Staunton, Dec. 28 – Despite what many believe, there was nothing inevitable about Vladimir Putin’s decision to launch his expanded war in Ukraine, Grigory Golosov argues. Personalist dictatorships like his often survive without doing so for a long time, especially if they use elections to legitimize themselves and don’t want to rock the boat.
But the political scientist at St. Petersburg’s European University says, there is always the danger that this constraint will become less significant in the eyes of such rulers especially if elections are so easily managed or other factors intervene that cause them to decide that war may serve their interests (holod.media/2022/12/28/golosov-2022-itog/).
If a personalist ruler’s isolation increases, Golosov argues, there is an ever greater chance that he will think about ideas from his past. And that is exactly what occurred with Putin in 2020 and 2021. During those years, he was in covid pandemic isolation and clearly thought a lot about geopolitics and especially the geopolitical model he had learned in Soviet times.
According to the political scientist, “it is certainly possible that these happy reflects led him to the conclusion that a rapid success on the Ukrainian front would not permit him not only to strengthen his power in Russia” as the annexation of Ukraine’s Crimea in 2014 did “but allow him to go down in history as the worthy continuer of the goals of Russian tsars.”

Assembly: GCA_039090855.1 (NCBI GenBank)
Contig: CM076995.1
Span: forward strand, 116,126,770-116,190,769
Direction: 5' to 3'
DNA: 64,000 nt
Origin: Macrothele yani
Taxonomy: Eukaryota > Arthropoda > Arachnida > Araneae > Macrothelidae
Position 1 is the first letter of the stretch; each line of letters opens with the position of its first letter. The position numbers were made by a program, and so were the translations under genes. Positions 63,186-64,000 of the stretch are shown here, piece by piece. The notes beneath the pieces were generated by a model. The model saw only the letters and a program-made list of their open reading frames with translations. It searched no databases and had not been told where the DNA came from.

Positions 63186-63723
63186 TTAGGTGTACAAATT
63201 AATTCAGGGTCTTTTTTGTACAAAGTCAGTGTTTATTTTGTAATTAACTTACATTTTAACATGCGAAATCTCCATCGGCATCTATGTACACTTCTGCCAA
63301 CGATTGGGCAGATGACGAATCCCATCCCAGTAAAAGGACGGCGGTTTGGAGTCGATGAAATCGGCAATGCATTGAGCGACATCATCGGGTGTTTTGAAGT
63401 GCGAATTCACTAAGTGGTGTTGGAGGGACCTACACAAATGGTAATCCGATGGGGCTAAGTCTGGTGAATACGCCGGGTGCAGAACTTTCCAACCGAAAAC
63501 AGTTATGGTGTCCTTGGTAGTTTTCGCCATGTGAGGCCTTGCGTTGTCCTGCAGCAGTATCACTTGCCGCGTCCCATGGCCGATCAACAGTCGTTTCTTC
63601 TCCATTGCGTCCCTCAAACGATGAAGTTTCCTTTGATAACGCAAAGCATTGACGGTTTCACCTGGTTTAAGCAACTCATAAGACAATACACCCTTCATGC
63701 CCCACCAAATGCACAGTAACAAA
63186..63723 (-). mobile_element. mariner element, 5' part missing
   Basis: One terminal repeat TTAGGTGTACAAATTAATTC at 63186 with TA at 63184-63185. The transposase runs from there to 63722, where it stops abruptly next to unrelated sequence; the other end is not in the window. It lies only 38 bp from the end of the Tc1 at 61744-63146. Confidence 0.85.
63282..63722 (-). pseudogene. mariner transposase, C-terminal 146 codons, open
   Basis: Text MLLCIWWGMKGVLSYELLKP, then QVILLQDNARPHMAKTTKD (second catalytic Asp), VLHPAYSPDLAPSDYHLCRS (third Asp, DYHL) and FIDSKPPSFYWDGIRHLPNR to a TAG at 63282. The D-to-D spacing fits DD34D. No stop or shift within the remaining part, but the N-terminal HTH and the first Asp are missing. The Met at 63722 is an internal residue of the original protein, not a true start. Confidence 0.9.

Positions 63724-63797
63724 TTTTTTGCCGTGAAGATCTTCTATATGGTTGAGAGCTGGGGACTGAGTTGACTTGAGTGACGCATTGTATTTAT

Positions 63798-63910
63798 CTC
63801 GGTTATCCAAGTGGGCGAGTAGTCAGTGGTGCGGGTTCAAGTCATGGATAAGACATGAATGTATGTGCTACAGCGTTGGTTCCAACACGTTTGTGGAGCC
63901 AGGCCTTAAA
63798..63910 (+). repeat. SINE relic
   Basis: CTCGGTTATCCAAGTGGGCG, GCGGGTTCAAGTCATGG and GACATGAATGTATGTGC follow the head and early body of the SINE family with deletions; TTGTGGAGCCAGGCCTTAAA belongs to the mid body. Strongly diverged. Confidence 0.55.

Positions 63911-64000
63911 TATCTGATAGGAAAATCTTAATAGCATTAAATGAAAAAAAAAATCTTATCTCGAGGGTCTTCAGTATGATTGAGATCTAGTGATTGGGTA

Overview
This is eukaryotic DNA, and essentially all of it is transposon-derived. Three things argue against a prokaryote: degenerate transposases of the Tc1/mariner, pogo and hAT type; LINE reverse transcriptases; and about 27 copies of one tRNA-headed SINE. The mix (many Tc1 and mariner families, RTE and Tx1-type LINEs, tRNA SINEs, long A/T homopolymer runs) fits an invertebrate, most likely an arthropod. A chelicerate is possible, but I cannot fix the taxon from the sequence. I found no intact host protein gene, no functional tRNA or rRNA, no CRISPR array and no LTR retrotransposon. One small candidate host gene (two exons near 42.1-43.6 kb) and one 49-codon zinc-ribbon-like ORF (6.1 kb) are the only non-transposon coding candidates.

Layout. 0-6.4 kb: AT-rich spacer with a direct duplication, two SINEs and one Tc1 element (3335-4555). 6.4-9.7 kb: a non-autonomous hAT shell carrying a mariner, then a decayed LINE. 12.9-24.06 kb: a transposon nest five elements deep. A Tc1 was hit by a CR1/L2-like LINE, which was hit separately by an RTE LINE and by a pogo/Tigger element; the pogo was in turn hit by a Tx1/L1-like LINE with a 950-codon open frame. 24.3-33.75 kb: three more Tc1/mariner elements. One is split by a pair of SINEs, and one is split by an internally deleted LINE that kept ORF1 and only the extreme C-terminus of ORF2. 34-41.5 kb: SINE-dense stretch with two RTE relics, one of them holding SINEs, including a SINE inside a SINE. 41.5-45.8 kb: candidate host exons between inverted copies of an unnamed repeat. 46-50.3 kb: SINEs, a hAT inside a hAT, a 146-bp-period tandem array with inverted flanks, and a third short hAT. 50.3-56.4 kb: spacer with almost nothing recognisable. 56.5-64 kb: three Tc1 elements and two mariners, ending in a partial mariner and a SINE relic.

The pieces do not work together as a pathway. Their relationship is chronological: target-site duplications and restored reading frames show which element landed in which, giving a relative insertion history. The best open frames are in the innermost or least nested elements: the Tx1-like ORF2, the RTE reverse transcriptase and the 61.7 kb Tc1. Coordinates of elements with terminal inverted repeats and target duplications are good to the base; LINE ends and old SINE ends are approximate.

Such calculations, Golosov suggests, would have given Putin “psychological comfort,” but they would not have allowed for input by others that might have given him a more objective picture of reality and the risks involved of launching a major war, risks that many of his senior officials were certainly aware of.
Personalist dictatorships are especially “error prone for the simple reason that they remove the control mechanisms that reduce the possibility for making wrong decisions,” Golosov says. The covid pandemic only intensified that and “in this sense, Russia has been simply unlucky.”
But this lack of luck, just like the lack of luck which kept both tsarist Russia and the Soviet Union from surviving far longer than they did, has far broader consequences, most seriously for those in countries ruled by such people but also for others who are forced to respond.
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